April 12th, 2010 – COBRA is a Federal Act that allows most employees of firms with 20 or more employees that were covered by an Employer Sponsored Health Insurance plan to continue those benefits, generally for up to 18 months after a separation of employment.
In Colorado, we also have State Continuation Benefits which offer nearly identical benefits (to COBRA) to Colorado companies with fewer than 20 employees.
Generally, you become eligible for COBRA Benefits or Colorado’s Continuation Benefits if you had voluntary or involuntary termination of employment or if your hours were cut to where you were no longer eligible for the employer sponsored group health insurance plan. There are other special situations, but these are the most common.
If you had an involuntary termination of employment between September 1st 2008 and March 31st, 2010 you may be eligible for a 65% premium subsidy for up to 15 months as part of the American Recovery and Reinvestment Act of 2009. That means that you would just pay 35% of the normal COBRA or Colorado State Continuation premium if you had an involuntary job loss (i.e. getting laid off or fired for reasons other than gross negligence) during that time frame.
The premium subsidy will last up to 15 months or until you are eligible for health benefits through another employer sponsored group plan, including a spouse’s plan. Please note that if the company closes or discontinues offering health insurance to employees then COBRA, State Continuation and any subsidies may not apply.
If the your modified adjusted gross income is more than $125,000 a year or $250,000 a year, if filing jointly then you may not be eligible for the full subsidy. If your modified adjusted gross income is more than $155,000 a year or $290,000 a year, if filing jointly then you may not be eligible for any subsidy. The subsidy is not considered income as long as the beneficiary meets the income tests.
The United States Department of Labor has a helpful FAQ Page to answer the most common questions about COBRA and the COBRA Premium Subsidies. If you wish to speak to them about your individual situation you can call the Department of Labor at 1.866.444.3272.
The eligibility period for the COBRA subsidy program has been extended to May 31, 2010. Individuals who are involuntarily terminated from employment through May 31, 2010, are eligible for the subsidy available under the American Recovery and Reinvestment Act of 2009 (ARRA).
I was eligible for the subsidy but closed my claim and worked for about 7 months for 2 different employers. Even though I had a little money left on my old claim (the one that was eligible for EU and Cobra Subsidy) had a balance, I was required to open a new claim. Now I am forced to (and have) applied for UE again. My question is whether or not I am eligible for subsidized Cobra.
I have applied for multiple independent companies’ plans but I am on too many medications to even qualify for their most expensive plans. I need my medications, I need my healthcare but am paying my rent and living of the very little credit I have remaining.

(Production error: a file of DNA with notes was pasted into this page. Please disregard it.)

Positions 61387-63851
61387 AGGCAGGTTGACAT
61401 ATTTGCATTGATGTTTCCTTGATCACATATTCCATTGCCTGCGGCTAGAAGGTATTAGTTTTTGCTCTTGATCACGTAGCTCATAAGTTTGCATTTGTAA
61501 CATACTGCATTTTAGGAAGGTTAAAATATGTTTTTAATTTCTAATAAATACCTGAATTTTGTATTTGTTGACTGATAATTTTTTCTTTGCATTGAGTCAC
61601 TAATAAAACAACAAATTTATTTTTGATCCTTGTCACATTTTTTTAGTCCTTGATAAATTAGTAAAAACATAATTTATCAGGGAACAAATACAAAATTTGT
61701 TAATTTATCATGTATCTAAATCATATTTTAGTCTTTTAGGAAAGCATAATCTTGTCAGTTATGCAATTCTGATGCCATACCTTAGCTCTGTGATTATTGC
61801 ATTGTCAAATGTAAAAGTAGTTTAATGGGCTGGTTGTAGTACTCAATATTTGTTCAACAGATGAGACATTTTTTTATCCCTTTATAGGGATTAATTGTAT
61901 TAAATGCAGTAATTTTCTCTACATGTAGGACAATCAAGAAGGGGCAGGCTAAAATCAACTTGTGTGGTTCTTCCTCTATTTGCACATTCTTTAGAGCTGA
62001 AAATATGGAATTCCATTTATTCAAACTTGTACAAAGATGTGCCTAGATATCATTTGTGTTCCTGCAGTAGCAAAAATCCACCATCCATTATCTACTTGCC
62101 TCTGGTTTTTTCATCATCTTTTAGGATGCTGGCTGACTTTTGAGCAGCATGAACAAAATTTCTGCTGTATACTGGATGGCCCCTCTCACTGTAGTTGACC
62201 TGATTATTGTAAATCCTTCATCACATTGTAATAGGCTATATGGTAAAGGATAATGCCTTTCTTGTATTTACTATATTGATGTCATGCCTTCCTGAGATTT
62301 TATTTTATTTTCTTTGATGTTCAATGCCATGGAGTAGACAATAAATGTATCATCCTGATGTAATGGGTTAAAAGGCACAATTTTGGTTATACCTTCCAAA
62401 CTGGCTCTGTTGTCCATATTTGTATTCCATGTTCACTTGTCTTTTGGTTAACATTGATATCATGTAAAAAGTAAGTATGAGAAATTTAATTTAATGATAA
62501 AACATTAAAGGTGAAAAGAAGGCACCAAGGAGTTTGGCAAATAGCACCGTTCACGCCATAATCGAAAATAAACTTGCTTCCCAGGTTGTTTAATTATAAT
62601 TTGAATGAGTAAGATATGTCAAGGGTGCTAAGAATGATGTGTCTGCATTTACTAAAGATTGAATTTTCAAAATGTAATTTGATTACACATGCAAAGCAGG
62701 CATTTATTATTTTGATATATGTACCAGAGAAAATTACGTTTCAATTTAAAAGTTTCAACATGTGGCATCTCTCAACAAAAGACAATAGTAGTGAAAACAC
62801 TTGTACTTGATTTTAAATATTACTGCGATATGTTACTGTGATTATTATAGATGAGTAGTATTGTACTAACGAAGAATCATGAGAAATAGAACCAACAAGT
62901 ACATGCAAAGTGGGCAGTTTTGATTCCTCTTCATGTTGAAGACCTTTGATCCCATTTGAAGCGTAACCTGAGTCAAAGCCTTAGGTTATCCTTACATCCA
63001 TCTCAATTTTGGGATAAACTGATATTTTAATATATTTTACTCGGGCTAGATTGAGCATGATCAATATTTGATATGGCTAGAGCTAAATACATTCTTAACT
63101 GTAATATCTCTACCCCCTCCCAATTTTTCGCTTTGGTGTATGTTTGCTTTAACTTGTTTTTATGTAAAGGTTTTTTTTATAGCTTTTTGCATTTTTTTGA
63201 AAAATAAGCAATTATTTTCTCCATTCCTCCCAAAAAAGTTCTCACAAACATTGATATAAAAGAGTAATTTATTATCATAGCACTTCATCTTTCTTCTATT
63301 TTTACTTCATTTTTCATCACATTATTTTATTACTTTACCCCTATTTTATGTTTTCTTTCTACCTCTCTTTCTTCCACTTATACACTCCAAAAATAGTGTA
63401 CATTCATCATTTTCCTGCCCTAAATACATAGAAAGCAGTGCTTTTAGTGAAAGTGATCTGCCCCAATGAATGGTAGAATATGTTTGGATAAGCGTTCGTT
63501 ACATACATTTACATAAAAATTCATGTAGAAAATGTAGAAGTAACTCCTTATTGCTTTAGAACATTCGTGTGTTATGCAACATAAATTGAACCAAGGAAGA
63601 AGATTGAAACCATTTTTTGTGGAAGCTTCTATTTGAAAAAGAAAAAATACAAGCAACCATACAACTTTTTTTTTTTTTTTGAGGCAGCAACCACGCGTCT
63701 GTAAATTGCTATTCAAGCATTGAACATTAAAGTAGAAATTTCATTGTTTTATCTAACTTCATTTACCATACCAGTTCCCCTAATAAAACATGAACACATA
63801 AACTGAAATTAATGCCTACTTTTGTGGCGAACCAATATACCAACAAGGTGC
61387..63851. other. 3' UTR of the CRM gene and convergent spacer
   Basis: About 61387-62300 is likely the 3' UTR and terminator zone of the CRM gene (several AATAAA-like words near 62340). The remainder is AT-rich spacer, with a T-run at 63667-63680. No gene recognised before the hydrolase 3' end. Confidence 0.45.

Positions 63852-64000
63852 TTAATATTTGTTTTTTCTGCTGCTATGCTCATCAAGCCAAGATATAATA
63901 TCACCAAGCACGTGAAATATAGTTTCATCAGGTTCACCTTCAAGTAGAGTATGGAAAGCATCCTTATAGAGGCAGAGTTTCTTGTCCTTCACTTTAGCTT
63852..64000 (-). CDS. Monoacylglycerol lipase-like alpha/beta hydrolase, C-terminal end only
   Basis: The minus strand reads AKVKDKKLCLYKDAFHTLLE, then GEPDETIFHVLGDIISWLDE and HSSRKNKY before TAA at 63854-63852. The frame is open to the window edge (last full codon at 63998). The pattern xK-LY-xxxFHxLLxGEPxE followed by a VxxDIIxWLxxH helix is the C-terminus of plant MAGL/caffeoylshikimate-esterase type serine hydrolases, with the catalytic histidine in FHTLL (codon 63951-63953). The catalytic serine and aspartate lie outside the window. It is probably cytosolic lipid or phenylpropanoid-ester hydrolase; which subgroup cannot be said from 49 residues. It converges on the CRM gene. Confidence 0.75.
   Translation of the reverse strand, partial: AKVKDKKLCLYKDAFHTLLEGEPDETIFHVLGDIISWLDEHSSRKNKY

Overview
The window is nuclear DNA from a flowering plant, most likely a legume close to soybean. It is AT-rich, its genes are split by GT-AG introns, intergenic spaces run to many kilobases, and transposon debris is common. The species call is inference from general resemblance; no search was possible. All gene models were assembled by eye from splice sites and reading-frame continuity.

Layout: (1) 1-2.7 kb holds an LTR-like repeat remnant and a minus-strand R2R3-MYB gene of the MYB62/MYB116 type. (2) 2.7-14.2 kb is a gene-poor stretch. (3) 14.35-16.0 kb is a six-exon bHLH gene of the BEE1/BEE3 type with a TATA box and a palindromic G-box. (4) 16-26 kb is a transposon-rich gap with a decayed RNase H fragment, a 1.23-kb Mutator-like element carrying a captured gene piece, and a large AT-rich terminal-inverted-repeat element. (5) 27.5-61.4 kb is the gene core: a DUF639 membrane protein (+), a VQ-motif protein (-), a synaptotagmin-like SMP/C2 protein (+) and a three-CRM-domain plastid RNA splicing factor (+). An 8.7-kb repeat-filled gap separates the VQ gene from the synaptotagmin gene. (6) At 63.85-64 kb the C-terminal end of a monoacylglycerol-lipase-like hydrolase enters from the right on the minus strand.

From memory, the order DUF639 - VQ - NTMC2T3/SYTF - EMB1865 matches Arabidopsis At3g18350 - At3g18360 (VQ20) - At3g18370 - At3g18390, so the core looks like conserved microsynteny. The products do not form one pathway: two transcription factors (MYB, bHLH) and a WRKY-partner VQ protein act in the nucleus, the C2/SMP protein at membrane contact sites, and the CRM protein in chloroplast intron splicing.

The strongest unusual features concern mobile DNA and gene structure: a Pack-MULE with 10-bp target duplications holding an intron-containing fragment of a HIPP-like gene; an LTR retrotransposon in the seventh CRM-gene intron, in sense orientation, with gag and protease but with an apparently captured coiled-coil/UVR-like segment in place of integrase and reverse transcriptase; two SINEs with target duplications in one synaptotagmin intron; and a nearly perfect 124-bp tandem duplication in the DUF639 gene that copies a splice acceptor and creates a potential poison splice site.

I need help. Please advise.
Thank you for your comment. That’s a very difficult situation. I really don’t have the authority to tell if you are or are not still elgible for the Cobra Subsidy. You should go to http://www.dol.gov/ebsa/cobra.html and read that information on the subject. You may also want to call the Department of Labor at 1.866.444.EBSA (3272) to get more specific guidance.
If you have been declined health insurance and are a Colorado Resident that is unable to get regular Individual Health Insurance. There are a couple of programs you may qualify for. If you’ve been uninsured for at least 6 months you’ll want to check out: https://www.gettinguscovered.org/. Otherwise, if you don’t have access to an employer sponsored group health insurance plan, your best bet is likely going to be CoverColorado, which you can read about at https://www.covercolorado.org/. You should qualify for that and CoverColorado has substancial premium discounts available based upon your household income. I also suggest you check out or Public and Private Assistance Programs to see if there is anything else you may qualify for.
Take care and best of luck Jen!!
It sounds like you’ll need to apply for CoverColorado, if you’re unable to medically qualify for an individual plan. They do have some nice premium discounts available and you can see their plans and rates online at http://www.covercolorado.org.
Thanks for the information Mark! I just saw your last post and here is an update. I applied for federal assistance but making $475 weekly disqualifies you from ANY assistance. the only option for me was the Denver Health (I *think that is the same as CoverColorado but I will check) discount plan but they require me to use any cobra before I use their discounts. Catch 22. I am about to lose the roof over my head, going to food banks and am a month behind on cobra. Today, I seem to have lost my unemployment so have to stand in line at 6:30 am tomorrow to find out what is going on with that. Any resources you can suggest are welcomed!
CoverColorado is not the same as the DenverHealth program. They have some nice premium discounts available and you can see their plans and rates online at http://www.covercolorado.org.
Clearly, you’re going through a very difficult time, but stay in faith and try to maintain a positive expectancy!